With the advent of catalog shopping, the world got a little bit smaller.  When I posted my recipe for potato curry, I went on about Madhur Jaffery’s Spice Kitchen cookbook, and how I came to own curry spices again in Brazil, so I won’t tell the story again here.  But I will show you a photo of the little containers those spices came in because I remembered to take a photo this summer.  Empty now, and a little bit rusty, they live on the small shelves over my sink in Houston and their bright colors make me happy, even when I’m washing dishes.

Anyway, this tomato chutney recipe is adapted from that same well-worn, food-bespattered book. It makes a great gift for neighbors and relatives but I always have a couple of jars on hand for personal consumption.

Spicy Sweet Tomato Chutney

Tomato chutney dresses up a plain grilled chicken breast or pork chops like nothing else can, with a hit of sour, sweet and spicy. But most importantly, it preserves a bumper tomato crop for enjoyment year round.

12 cloves garlic, peeled
1 piece fresh ginger, about 4 inches long, 2 oz or 60g
3 cups or 710ml red wine vinegar
3 tablespoons mustard oil or extra virgin olive oil
1 teaspoon brown mustard seeds
12 fenugreek seeds
1 teaspoon cumin seeds
1/2 teaspoon fennel seeds
1/2 teaspoon kalonji
4 lbs or 1.8 kg fresh ripe tomatoes (2 28-ounce cans whole tomatoes can be substituted)
3 cups or 600g sugar
3 teaspoons salt
1/2 – 1 teaspoon cayenne pepper (according to your personal preference – I use at least a teaspoon)

Measure your spices out so that they are ready for adding to the pot in a hurry.

Cut the brown ends off of your garlic and peel and coarsely chop your ginger.

Put the garlic, ginger and 1/2 cup of the vinegar into the container of an electric blender and blend at high speed until smooth.

Halve the fresh tomatoes and cut out the hard cores.

Pretty summer tomatoes from the UAE.  Yes, farms do grow things in the desert. 

Heat the oil in a 4-quart, heavy-bottomed pot with non-metallic finish, over medium high heat.  When hot, add the mustards seeds.  As soon as they start to pop – this takes just a few seconds – add the fenugreek, cumin, fennel and kalonji.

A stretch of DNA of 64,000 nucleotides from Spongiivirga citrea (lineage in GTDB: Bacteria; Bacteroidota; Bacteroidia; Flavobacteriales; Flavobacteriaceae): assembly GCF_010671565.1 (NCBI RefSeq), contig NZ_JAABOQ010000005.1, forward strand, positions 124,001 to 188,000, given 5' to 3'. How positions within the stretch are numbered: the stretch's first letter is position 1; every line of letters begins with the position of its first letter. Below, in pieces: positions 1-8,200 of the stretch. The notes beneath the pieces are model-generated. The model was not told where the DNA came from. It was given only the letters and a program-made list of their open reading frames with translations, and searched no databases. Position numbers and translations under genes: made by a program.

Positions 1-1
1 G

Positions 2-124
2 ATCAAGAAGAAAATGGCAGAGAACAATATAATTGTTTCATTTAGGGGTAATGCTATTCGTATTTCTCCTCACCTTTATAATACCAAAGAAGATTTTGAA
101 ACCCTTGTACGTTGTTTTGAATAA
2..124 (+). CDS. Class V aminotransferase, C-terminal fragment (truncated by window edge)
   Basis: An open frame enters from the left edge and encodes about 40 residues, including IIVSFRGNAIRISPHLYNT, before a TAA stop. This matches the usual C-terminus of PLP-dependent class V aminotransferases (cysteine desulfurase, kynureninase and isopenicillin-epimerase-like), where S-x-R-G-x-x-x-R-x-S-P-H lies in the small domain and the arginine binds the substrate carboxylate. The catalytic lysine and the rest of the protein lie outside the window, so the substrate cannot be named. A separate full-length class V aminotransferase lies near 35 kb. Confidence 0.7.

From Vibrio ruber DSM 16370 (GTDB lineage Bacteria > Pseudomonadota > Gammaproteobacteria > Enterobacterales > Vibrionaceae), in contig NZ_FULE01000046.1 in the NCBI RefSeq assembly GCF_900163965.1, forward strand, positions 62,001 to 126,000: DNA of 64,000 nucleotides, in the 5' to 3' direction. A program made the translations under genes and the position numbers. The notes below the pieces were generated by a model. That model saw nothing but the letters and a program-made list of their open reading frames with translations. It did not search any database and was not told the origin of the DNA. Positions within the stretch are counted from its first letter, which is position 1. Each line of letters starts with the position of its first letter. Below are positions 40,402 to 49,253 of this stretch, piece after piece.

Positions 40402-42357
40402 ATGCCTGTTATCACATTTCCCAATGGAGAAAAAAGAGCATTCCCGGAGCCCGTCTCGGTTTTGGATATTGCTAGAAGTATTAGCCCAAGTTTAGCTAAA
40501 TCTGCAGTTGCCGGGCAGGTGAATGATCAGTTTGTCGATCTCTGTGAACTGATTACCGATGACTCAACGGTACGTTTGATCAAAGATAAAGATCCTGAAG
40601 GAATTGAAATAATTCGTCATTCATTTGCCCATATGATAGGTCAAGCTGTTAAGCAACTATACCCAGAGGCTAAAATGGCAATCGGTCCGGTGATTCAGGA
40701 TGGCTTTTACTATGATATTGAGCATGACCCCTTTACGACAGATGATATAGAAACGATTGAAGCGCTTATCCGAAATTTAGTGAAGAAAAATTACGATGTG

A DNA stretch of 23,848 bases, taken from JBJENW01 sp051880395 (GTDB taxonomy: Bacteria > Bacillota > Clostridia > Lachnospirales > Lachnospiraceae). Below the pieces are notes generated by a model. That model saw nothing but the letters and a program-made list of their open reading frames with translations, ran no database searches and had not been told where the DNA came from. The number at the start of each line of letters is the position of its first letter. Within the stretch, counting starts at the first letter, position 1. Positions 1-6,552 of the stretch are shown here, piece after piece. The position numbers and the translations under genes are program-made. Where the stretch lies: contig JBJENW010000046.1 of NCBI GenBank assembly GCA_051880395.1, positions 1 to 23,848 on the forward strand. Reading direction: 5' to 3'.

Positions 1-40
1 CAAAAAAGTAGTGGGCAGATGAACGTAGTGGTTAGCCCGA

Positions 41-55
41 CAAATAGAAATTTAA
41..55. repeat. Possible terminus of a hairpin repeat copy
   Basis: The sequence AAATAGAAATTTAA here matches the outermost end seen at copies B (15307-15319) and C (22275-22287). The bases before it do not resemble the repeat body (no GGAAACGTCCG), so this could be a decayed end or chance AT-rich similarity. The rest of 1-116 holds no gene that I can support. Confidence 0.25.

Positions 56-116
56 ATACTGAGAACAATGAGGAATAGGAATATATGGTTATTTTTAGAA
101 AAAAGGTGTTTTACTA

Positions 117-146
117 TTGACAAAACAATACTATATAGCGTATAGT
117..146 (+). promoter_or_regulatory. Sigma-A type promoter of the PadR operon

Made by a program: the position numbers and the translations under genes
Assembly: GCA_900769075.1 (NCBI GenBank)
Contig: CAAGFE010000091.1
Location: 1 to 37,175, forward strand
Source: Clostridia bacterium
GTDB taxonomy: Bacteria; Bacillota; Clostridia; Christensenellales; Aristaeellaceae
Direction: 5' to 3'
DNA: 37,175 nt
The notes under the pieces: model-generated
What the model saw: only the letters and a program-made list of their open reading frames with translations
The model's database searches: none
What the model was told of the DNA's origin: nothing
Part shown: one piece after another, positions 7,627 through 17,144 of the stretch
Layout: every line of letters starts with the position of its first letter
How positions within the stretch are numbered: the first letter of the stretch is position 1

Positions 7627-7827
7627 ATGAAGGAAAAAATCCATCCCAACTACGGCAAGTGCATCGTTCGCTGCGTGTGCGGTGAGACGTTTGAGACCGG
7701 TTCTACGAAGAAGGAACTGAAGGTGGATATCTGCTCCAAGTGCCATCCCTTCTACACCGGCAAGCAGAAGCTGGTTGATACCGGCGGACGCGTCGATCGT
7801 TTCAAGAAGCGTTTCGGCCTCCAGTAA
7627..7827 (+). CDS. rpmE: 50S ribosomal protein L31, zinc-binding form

Stir once quickly and add the paste from the blender. Stir paste for one minute then add the tomatoes (and juice from the can, if using,) the rest of the vinegar, the sugar, salt and cayenne pepper.  Bring to a boil.

If such things matter to you, feel free to pick the skins out of the pot with tongs as they become detached from the tomatoes.  Some can be rather thick so I do pick them out when I have that type of tomato.  Otherwise, I leave them in.

Lower heat a bit and cook, uncovered, over medium heat at first and then, as the chutney thickens, on increasingly lower heat for about 1½ - 2 hours or until chutney becomes thick.

Stir occasionally at first and more frequently as it thickens.

Pour chutney into sterilized jars while still boiling hot, putting a metal teaspoon in each jar to keep it from cracking.

Remove the teaspoon and screw the lids on tightly and turn jars upside down until they are cooled.

When the jars are cool, you can turn them upright and the vacuum seal will pop in, keeping the chutney fresh for months in a cool dry cupboard.  If the seal doesn't pop back in, store the jars in the refrigerator.

If you are giving it as a gift, by all means, make and print a pretty label.


Want to continue to enjoy the season’s bounty all year long? Have a look at the wonderful Preserving the Harvest recipes we have for you today.

Cool Condiments

Fabulous Fruits

Other Outstanding Recipes
Vivacious Vegetables